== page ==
In a like manner, Tarantino’s imaginary history is meant to cast a critical eye on actual history. The easy putdown of Tarantino is that he’s offering gleeful revenge fantasies by creating scenarios where violence can be inflicted on easy-to-hate bad guys (Nazis, the Manson family, or, in Django Unchained, slave owners).
Yet the thrill of righteous vengeance acquires a melancholy taste when we realize that the stories we are seeing didn’t happen. The discrepancy between what should’ve happened and what we know happened calls attention to how inadequate the real world is. At the end of Once Upon a Time in Hollywood, you don’t feel any happier that the fictional Sharon Tate survives. Rather, you feel even more acutely the loss of the real Tate.
Both celebrants and naysayers of Once Upon a Time in Hollywood make a mistake in treating its seeming nostalgia at face value. Richard Brody of The New Yorker didn’t like the film, seeing it as a regressive reverie about “a world in which the characters, with Tarantino’s help, fabricate the sublime illusions that embody their virtues and redeem their failings—and then perform acts of real-life heroism to justify them again.”
Caitlin Flanagan of The Atlantic loved the movie as much as Brody hated it, but she shares his view that it celebrates old-time Hollywood values. For Flanagan, it’s “a major motion picture in 2019 about a man with a code, a man who hews to the old values of the Western hero.”
If we see the film as uncritically nostalgic, then it really is nothing more than a white-male revenge fantasy about two downwardly mobile dude-bros who swat down threats from various insurgent groups (people of color, nagging wives, and hippies). But this is a one-dimensional view of a complex and self-searching movie.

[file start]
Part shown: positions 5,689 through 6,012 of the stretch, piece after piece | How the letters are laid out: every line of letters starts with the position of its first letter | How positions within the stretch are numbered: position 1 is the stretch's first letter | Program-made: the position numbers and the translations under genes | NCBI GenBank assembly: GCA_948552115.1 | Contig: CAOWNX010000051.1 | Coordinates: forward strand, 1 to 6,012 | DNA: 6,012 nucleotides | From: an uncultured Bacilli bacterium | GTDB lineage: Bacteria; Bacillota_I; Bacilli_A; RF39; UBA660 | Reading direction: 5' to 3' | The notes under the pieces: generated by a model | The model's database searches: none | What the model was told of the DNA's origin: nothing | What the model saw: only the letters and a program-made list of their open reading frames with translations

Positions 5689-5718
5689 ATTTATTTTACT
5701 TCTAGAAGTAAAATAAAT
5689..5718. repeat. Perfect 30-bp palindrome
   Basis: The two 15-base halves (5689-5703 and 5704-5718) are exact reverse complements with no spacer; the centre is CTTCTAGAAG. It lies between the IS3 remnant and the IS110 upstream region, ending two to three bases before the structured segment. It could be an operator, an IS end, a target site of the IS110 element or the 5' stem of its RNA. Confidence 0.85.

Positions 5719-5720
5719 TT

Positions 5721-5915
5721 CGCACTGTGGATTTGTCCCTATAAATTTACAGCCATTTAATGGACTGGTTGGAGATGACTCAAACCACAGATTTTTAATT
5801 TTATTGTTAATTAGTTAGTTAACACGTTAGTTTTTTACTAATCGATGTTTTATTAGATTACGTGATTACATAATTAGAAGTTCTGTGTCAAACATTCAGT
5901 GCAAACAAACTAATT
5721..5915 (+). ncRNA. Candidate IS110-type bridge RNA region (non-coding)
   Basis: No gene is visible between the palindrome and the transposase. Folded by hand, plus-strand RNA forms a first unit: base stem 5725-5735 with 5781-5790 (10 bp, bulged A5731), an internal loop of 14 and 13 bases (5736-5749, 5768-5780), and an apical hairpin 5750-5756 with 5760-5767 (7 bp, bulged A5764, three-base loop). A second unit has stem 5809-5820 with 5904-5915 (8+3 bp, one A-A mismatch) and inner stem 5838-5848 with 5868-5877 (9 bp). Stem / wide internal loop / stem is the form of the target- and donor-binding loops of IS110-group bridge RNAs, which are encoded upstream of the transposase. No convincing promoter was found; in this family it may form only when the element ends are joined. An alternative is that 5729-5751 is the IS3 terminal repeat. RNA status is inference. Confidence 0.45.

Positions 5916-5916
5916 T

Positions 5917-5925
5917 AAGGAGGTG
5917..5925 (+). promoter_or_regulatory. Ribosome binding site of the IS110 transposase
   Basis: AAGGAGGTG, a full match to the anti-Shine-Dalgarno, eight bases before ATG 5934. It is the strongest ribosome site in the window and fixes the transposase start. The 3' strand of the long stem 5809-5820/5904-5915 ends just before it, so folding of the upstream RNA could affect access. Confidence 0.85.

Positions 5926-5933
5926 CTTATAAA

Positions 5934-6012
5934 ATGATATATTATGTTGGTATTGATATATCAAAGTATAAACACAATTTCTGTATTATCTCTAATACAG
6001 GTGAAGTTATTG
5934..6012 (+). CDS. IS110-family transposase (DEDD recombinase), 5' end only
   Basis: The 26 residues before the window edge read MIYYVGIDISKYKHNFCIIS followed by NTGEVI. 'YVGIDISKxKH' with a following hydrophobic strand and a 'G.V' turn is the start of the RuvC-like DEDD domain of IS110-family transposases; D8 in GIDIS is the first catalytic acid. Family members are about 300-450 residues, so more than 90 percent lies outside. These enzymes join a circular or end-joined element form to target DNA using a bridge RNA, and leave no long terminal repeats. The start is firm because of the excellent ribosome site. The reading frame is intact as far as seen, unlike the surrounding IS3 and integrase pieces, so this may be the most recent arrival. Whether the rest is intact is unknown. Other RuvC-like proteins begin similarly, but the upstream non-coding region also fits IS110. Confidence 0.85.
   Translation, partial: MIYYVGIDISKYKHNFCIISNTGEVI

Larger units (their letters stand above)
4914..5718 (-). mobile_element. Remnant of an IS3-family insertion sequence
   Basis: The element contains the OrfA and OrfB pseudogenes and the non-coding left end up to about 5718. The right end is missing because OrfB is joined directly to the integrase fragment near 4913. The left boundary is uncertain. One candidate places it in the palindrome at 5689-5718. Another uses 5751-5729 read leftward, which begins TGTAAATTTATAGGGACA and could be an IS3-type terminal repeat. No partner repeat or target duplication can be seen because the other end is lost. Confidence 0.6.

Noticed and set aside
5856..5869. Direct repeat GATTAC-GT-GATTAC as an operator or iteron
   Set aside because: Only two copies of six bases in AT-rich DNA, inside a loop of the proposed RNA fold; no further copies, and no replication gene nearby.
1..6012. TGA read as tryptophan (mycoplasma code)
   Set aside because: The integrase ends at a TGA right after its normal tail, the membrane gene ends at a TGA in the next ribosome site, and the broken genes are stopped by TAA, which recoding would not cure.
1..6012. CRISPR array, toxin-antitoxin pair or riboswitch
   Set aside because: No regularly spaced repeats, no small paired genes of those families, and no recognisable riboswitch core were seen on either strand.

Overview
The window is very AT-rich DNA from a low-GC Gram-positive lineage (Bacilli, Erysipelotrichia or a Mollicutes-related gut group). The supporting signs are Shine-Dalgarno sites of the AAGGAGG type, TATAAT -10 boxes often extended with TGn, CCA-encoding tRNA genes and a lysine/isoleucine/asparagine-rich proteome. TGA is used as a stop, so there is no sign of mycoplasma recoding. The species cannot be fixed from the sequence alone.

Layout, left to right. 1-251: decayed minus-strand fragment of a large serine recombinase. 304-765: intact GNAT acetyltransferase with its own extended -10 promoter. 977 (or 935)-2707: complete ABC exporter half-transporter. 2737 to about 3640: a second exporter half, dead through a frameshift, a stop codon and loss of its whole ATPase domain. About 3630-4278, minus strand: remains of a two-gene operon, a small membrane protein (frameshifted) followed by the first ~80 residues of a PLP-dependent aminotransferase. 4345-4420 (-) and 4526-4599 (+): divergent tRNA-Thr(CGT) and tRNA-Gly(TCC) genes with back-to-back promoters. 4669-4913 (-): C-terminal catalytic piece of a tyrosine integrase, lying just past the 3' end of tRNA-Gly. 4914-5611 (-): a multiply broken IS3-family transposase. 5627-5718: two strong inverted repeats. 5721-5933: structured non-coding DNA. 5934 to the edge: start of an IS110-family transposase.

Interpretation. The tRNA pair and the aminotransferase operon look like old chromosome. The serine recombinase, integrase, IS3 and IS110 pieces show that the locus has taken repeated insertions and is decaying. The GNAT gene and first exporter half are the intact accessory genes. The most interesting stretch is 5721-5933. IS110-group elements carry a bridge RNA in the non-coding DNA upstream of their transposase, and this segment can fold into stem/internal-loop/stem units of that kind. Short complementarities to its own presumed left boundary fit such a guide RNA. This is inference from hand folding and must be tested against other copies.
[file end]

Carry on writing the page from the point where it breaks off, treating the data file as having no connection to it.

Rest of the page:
Where Brody and Flanagan both go wrong is in overestimating how celebratory the movie is of its two heroes, and especially Cliff Booth. (My Nation colleague Stuart Klawans is much closer to the mark in calling attention to the way the film is an exercise in self-criticism on Tarantino’s part.)
As played by Brad Pitt, Booth of course has a lean, laconic charisma. Yet he’s also a man of violence. Other characters in the movie talk about rumors that he killed his wife, a murder that seems all too plausible. His two-fisted interactions with Bruce Lee and hippies are implicitly contrasted to the happy-go-lucky acceptance of Sharon Tate (who takes Lee as a mentor and embraces a hippie hitchhiker she gives a ride to).
It’s true that Booth (along with his buddy Rick Dalton) earns redemption by fighting off the Manson cult. But the fact that this never happened in reality (something that the audience is all too aware of) makes this a bittersweet triumph. Just as Inglourious Basterds underscored how the actual World War II didn’t have the satisfying slam-bang climax of a war movie, Once Upon a Time in Hollywood reminds us that action-star heroics existed only on the big screen in 1969.
The title should be a clue. It’s an allusion, of course, to the films of Sergio Leone (Once Upon a Time in the West, Once Upon a Time in America). But it’s also a reference to fairy tales, to make-believe stories that we use to comfort children. Tarantino is playing a double game with his alternative histories: offering us the exhilaration of a tried-and-true Hollywood ending, but also reminding us that such happy outcomes happen only in the movies.